At a time when Americans should have been in the streets saying hell no, we better not go, the Bush administration and then the Obama administration were repeating the same militarized mistakes endlessly, while turning the Greater Middle East into a charnel house of failure. Today, as Pentagon officials prepare for their next set of forays, interventions, drone assassination campaigns, and special ops raids in, among other places, Libya -- and what could possibly go wrong there? -- next to no one is pressuring or opposing them, next to nothing is in their way. As a result, TomDispatch regular Ira Chernus's latest post on what's missing from the missing antiwar movement in America couldn't be more timely. Tom
America's New Vietnam in the Middle East
A Civil War Story About the Islamic State Might Spark a Peace Movement
By Ira Chernus
It was half a century ago, but I still remember it vividly. "We have to help South Vietnam," I explained. "It's a sovereign nation being invaded by another nation, North Vietnam."
"No, no," my friend protested. "There's just one Vietnam, from north to south, divided artificially. It's a civil war. And we have no business getting involved. We're just making things worse for everyone."
At the time, I hadn't heard anyone describe the Vietnam War that way. Looking back, I see it as my first lesson in a basic truth of political life -- that politics is always a contest between competing narratives. Accept a different story and you're going to see the issue differently, which might leave you open to supporting a very different policy. Those who control the narrative, that is, are likely to control what's done, which is why governments so regularly muster their resources -- call it propaganda or call it something else -- to keep that story in their possession.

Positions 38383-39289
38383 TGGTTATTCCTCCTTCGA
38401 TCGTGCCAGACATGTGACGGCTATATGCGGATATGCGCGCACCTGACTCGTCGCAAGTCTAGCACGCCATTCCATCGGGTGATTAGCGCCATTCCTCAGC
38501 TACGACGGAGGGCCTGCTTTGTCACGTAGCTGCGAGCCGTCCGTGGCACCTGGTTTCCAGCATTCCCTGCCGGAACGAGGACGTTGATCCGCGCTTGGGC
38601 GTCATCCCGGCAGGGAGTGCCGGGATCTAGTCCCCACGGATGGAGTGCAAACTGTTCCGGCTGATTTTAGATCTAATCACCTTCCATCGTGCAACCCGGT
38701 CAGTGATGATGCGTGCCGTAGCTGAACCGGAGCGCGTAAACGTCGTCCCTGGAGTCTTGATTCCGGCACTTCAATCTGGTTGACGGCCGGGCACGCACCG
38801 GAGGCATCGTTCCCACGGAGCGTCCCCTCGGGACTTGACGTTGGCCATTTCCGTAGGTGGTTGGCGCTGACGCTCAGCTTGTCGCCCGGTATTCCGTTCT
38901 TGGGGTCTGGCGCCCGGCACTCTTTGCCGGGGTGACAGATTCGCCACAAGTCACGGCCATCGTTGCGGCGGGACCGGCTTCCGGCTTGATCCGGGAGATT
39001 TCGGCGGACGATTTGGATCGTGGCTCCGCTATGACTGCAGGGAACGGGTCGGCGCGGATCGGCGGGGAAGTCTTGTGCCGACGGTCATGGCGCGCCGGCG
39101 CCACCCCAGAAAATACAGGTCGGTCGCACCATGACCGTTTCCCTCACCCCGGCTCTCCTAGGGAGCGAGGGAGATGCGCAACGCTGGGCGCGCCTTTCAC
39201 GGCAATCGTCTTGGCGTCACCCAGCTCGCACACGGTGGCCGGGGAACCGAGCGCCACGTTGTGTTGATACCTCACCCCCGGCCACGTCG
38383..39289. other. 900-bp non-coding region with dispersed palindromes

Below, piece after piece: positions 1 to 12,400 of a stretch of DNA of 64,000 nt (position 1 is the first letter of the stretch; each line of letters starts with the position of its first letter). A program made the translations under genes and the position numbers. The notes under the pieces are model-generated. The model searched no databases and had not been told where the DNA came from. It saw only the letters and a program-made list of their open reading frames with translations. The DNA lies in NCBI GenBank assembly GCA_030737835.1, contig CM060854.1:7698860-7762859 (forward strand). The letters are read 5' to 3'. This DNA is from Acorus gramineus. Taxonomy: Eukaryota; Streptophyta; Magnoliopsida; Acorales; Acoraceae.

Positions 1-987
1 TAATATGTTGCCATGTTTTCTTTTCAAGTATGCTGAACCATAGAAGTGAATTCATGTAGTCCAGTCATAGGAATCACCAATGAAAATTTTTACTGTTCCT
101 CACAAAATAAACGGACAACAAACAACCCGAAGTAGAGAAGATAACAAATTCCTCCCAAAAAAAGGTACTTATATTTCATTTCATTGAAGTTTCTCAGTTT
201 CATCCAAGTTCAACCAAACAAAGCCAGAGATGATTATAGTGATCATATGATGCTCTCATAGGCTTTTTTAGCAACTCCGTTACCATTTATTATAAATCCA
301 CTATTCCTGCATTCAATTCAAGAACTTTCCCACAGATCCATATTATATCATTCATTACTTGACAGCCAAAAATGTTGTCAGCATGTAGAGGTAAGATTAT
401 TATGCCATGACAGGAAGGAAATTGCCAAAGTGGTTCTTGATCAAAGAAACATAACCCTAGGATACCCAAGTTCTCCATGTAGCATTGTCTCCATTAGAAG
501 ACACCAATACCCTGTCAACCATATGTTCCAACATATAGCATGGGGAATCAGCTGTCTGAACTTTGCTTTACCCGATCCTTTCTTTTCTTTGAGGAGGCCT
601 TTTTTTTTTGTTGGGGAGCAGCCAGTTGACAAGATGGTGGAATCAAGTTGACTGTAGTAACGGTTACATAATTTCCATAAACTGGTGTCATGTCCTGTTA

Right now, as Americans keep a wary eye on the Islamic State (IS), there are only two competing stories out there about the devolving situation in the Middle East: think of them as the mission-creep and the make-the-desert-glow stories. The Obama administration suggests that we have to "defend" America by gradually ratcheting up our efforts, from air strikes to advisers to special operations raids against the Islamic State. Administration critics, especially the Republican candidates for president, urge us to "defend" ourselves by bombing IS to smithereens, sending in sizeable contingents of American troops, and rapidly upping the military ante. Despite the fact that the Obama administration and Congress continue to dance around the word "war," both versions are obviously war stories. There's no genuine peace story in sight.
To be sure, peace activists have been busy poking holes in the two war narratives. It's not hard. As they point out, U.S. military action against IS is obviously self-defeating. It clearly gives the Islamic State exactly what it wants. For all its fantasies of an apocalyptic final battle with unbelievers, that movement is not in any normal sense either planning to attack the United States or capable of doing so. Its practical, real-world goal is to win over more Muslims to its side everywhere. Few things serve that purpose better than American strikes on Muslims in the Middle East.- Advertisement -
If IS launches occasional attacks in Europe and tries to inspire them here in the U.S., it's mainly to provoke retaliation. It wants to be Washington's constant target, which gives it cachet, elevating its struggle. Every time we take the bait, we hand the Islamic State another victory, helping it grow and launch new "franchises" in other predominantly Muslim nations.
That's a reasonable analysis, which effectively debunks the justifications for more war. It's never enough, however, just to show that the prevailing narrative doesn't fit the facts. If you want to change policy, you need a new story, one that fits the facts far better because it's built on a new premise.
For centuries, scientists found all sorts of flaws in the old notion that the sun revolves around the Earth, but it held sway until Copernicus came up with a brand-new one. The same holds true in politics. What's needed is not just a negative narrative that says, "Here's why your ideas and actions are wrong," but a positive one that fits the facts better. Because it's built on a new premise, it can point to new ways to act in the world, and so rally an effective movement to demand change.